Some articles on pale:
... the criptic wings of the larger females are dark brown with several rows of yellow spots, a pale green pattern on the lower wings ... whitish spots, while in the female the forewings are dark brown and the hindwings are pale bluish green, with whitish spots in both wings ... Caterpillars of the last instars are pale green and have many spines radiating from the body ...
... The egg is pale yellow, later turning to a tan color with orange or pink blotches ... The pale green chrysalis is striped in white or pale yellow ...
... Their carapace is dark brown to black, except for a central pale longitudinal stripe on the thorax ... The legs are pale to medium brown, with a darker femur I ... The abdomen is medium brown with lighter chevrons above, and pale below with dark speckles ...
... It is pale buff in colour, sometimes dull but often with rosy tint ... It can also be a pale brown or pale flesh colour ... The pale colour, incurved margin and smooth cap are its most distinguishing features ...
... As of 2001 India census, Pale had a population of 5706 ... Pale has an average literacy rate of 75%, higher than the national average of 59.5% male literacy is 82%, and female literacy is 67% ... In Pale, 10% of the population is under 6 years of age ...
More definitions of "pale":
- (adj): (of light) lacking in intensity or brightness; dim or feeble.
Example: "The pale light of a half moon"; "a pale sun"; "the late afternoon light coming through the el tracks fell in pale oblongs on the street"; "the pale (or wan) stars"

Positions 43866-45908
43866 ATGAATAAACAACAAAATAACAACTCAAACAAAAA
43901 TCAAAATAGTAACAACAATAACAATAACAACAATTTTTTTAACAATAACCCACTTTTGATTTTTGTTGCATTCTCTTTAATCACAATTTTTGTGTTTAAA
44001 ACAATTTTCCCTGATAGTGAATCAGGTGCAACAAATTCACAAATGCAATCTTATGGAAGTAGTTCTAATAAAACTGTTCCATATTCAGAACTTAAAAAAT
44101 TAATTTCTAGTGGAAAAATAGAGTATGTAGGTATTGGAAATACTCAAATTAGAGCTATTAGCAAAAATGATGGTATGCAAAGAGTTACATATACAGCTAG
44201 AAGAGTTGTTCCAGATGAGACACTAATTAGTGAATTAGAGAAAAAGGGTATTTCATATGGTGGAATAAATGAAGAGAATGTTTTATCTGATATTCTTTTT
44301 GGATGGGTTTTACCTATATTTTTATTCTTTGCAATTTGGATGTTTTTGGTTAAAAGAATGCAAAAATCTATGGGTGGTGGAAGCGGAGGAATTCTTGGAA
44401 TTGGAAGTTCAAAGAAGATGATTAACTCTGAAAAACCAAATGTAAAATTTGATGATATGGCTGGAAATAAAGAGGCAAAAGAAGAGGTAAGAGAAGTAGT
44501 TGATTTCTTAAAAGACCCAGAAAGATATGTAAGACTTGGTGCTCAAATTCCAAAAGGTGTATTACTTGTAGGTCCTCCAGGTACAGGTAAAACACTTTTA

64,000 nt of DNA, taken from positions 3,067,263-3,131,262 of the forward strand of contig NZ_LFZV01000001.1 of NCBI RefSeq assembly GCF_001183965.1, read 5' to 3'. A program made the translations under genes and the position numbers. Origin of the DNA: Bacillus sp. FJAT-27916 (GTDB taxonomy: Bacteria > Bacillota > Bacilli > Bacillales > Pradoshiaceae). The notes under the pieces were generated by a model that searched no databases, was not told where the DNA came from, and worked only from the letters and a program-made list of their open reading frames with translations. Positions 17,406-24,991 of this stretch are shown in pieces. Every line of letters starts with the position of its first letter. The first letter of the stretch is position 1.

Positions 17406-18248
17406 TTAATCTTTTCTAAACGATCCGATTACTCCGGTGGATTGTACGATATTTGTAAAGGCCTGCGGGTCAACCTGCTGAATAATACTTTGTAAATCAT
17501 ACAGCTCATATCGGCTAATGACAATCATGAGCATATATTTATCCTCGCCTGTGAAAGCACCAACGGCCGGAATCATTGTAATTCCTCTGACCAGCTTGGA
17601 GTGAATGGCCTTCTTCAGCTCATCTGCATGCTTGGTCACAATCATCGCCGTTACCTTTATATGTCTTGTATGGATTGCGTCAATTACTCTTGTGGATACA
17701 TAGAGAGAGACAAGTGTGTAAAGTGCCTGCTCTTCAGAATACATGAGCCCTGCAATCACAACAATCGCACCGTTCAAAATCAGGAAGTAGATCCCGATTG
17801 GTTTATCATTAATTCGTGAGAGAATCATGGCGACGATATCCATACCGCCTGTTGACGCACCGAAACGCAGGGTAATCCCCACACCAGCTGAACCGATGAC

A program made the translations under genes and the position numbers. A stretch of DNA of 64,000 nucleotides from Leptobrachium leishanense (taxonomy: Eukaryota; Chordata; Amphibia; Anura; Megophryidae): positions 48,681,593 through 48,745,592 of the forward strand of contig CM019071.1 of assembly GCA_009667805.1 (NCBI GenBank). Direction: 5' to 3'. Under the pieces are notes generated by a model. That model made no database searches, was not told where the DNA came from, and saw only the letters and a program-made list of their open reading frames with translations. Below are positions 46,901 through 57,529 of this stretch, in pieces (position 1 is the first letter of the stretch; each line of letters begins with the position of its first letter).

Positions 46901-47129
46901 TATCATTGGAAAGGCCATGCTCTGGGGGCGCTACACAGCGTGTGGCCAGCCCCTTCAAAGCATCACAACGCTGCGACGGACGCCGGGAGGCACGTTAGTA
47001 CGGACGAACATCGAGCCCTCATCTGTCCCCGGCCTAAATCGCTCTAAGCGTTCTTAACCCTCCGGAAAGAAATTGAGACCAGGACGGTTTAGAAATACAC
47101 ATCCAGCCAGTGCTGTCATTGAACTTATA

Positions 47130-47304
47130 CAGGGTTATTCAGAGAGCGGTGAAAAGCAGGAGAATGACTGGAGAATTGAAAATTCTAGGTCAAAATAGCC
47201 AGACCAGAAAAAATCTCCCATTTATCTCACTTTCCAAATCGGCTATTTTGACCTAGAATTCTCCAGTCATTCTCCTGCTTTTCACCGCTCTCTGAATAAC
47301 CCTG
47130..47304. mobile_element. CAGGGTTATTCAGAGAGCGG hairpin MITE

Synonyms: pallid, wan
- (noun): A wooden strip forming part of a fence.
- (adj): Lacking in vitality or interest or effectiveness.
Example: "A pale rendition of the aria"; "pale prose with the faint sweetness of lavender"
- (adj): Very light colored; highly diluted with white.
Example: "Pale seagreen"; "pale blue eyes"
Famous quotes containing the word pale:
“one pale woman all alone,
The daylight kissing her wan hair,
Loitered beneath the gas lamps flare,
With lips of flame and heart of stone.”
—Oscar Wilde (18541900)
“The lore of our fathers is a fabric of sentences.... It is a pale gray lore, black with fact and white with convention. But I have found no substantial reasons for concluding that there are any quite black threads in it, or any white ones.”
—Willard Van Orman Quine (b. 1908)
“To that high Capital, where kingly Death
Keeps his pale court in beauty and decay,
—Percy Bysshe Shelley (17921822)